Posts Tagged 'Petroleum'

Mexican Petrol

A collaborative post from Mariana Niembro*, Mexico City, Octavio Martínez**, Mexico City and Sergio Davila, Amsterdam.

Friday 18th of March of 1938, 22:00hrs The president of Mexico Lázaro Cárdenas declares the expropriation of the petrol. This meaning that the natural resources exploited by foreign companies became property of the Mexican nation. The 17 companies that were taken by the government were mainly American, British and Dutch. The UK broke up diplomatic relations with Mexico, The Netherlands and the US declared commercial embargo.

On the other hand the whole nation was moved by this act and they showed the support in public demonstrations, even the church supported this decision. We were taught in the elementary school to be proud about this action, and nowadays we understand its relevance, it was a declaration of economical independence, the disentanglement of an imperialist pressure that forestalled Mexico to believe in its own strength and capabilities.

The Second World War benefited Mexico obliging USA and the allies to release the embargo and to make strategic alliances instead of protecting the private companies. This situation raised the demand of the Mexican petrol and supported the economical development of the nation until now.


Seventy years after, the situation is quite delicate in the country. The Mexican Energy Secretariat declared in the last diagnosis that reserves of the Mexican Petrol Company (PEMEX) are going down. The solution that the current president is promoting is to allow international capital to invest in strategic areas mainly the exploration, exploitation and refinement. The analysis that the current governing party made is mainly economical and they claim that urgent action is needed otherwise PEMEX will soon go bankrupt.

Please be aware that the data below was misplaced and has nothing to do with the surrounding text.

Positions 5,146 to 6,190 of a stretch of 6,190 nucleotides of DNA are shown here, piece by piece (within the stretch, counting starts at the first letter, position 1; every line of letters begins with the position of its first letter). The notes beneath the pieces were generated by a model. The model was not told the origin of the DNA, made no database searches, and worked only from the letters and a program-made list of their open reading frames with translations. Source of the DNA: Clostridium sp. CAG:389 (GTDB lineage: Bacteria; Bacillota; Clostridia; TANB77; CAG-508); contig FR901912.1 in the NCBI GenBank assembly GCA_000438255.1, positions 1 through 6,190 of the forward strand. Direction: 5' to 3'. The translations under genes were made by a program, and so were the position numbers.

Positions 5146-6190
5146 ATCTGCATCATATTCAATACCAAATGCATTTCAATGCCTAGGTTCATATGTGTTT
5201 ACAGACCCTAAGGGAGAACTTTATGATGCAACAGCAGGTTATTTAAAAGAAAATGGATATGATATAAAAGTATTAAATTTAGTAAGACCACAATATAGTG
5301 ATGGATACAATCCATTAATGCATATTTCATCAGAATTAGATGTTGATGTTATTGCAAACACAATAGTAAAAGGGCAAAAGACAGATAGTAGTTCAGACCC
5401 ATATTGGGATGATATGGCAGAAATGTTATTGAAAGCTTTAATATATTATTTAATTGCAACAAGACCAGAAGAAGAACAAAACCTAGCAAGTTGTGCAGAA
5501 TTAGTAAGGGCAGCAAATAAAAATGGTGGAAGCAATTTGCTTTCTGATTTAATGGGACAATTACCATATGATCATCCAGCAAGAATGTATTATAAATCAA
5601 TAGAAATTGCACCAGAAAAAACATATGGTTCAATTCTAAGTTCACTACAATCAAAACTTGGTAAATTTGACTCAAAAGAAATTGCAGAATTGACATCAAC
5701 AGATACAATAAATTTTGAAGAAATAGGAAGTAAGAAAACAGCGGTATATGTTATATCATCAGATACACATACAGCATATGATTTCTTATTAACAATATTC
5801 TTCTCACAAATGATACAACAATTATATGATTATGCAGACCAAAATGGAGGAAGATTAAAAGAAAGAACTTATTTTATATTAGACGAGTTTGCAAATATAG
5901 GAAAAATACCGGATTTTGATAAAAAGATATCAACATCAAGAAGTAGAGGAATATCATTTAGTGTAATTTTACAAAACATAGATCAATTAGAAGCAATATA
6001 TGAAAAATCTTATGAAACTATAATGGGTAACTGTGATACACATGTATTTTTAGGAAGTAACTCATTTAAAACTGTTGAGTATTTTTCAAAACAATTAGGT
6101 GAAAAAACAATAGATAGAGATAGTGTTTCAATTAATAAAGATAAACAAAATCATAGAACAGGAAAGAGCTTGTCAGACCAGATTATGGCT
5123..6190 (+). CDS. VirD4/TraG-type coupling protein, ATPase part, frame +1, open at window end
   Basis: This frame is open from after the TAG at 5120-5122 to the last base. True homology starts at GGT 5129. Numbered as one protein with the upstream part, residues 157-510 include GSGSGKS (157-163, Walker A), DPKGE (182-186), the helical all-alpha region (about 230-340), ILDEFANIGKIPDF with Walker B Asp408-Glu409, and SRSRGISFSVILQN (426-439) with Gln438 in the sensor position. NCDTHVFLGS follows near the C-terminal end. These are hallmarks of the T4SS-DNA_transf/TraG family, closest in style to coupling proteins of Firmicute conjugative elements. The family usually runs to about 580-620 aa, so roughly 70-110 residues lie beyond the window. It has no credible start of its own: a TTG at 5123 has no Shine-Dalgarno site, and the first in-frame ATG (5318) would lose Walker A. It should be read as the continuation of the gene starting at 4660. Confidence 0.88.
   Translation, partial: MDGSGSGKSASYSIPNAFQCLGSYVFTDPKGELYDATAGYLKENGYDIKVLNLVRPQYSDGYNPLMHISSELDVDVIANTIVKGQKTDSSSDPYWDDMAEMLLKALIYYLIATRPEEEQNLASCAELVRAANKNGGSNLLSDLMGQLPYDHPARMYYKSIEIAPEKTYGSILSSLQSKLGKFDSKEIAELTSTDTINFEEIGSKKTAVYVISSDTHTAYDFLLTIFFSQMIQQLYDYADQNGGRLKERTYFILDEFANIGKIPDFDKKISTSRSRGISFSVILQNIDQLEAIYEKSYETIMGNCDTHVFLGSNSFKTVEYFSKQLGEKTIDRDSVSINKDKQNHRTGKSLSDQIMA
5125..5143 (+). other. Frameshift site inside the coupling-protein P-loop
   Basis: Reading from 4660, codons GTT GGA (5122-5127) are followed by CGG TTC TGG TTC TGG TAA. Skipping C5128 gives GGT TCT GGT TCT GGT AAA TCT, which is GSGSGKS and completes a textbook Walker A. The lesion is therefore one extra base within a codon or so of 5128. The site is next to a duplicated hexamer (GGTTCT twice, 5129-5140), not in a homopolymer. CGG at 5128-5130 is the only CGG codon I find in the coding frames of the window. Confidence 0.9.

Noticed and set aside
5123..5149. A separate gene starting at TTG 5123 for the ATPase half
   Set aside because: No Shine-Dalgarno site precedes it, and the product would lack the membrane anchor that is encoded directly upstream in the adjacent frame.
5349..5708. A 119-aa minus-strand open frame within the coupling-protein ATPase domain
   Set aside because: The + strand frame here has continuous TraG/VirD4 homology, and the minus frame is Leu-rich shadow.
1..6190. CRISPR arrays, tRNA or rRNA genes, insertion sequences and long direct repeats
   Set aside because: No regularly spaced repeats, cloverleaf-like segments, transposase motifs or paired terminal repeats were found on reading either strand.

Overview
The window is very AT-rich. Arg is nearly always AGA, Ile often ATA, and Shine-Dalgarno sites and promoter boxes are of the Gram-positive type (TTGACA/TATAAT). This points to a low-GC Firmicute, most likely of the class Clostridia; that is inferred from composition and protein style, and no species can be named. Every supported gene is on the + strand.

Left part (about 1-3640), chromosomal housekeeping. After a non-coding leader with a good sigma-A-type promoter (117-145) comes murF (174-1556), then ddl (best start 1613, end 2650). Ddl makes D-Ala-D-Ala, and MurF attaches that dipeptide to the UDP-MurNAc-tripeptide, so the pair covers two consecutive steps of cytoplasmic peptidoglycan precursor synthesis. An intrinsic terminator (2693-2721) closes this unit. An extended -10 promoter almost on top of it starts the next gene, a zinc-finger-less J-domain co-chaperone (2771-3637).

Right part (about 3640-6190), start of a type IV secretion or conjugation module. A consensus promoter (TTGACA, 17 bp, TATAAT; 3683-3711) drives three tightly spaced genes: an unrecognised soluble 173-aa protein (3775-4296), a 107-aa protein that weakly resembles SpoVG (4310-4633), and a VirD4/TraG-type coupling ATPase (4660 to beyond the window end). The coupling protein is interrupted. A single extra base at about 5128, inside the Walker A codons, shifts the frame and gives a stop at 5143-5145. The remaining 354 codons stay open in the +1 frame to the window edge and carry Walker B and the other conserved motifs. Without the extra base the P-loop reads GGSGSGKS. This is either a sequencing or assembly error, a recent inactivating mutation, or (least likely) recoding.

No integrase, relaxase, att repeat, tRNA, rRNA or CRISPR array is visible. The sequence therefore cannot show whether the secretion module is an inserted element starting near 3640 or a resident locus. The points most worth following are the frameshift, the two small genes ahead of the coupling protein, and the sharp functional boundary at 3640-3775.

The process begun when the president sent to the senator chamber a law initiative that includes promotion of foreign capital investment into the industry that handles the oil in México: PEMEX. This promotion is made on the assumption that PEMEX is a corrupt, anachronic and dysfunctional institution, which is not inserted on the contemporary market logic. Obviously the objective of the promotion of international investment is to insert PEMEX in this market logic, which basically means to adequate the industry to the “Washington Consensus”. To be clear on this, Mexican people have lost credibility on their governors and this initiative sounds convenient for a neo-liberal and global mind but for the critical mind it sounds like the first step to sell PEMEX.

The senator chamber is diverse during this period, and that means an ideal estate for democracy because every proposal can be discussed further. It is a fact that not everybody agrees with the current president, the risk of allowing private investment in the most important industry, basic for the national budget and the development of the country, diminish the courageous acts of previous generations that shaped the national identity.

Is strange that being such a difficult subject the current government does not take the time to review the arguments and more important ask for civil opinion. It makes people wonder whether if it was true or not that international capital has been invested in the campaigns of the two last presidents (both of them belonged to the right-wing party, PAN) specially because of the close relationship that they keep with industries like Halli Burton. Particularly since the 2002 when this company found highly reactive formations of petroleum in the Gulf of Mexico. At least we have to conclude that the topic is complicated and it requires a lot of dialogue between experts, students, lawyers, and citizens.

A huge area of opportunity in this case, in comparison with European countries like Finland and The Netherlands, is the fact that society takes civil action, meaning that they not only express their opinion but they also believe that their action will cause an impact in the national direction. Mexican citizens miss this kind of opportunities to be dynamic actors in the decision process, which is a basic element in the contemporary democratic and representative regimes.

* Mariana Niembro Martínez is a Political Science student working as a lobbing reporter at the Mexican Senate.

** Octavio Martínez Michel made his BA in philosophy and is currently assisting a research about electoral processes in Latin America.

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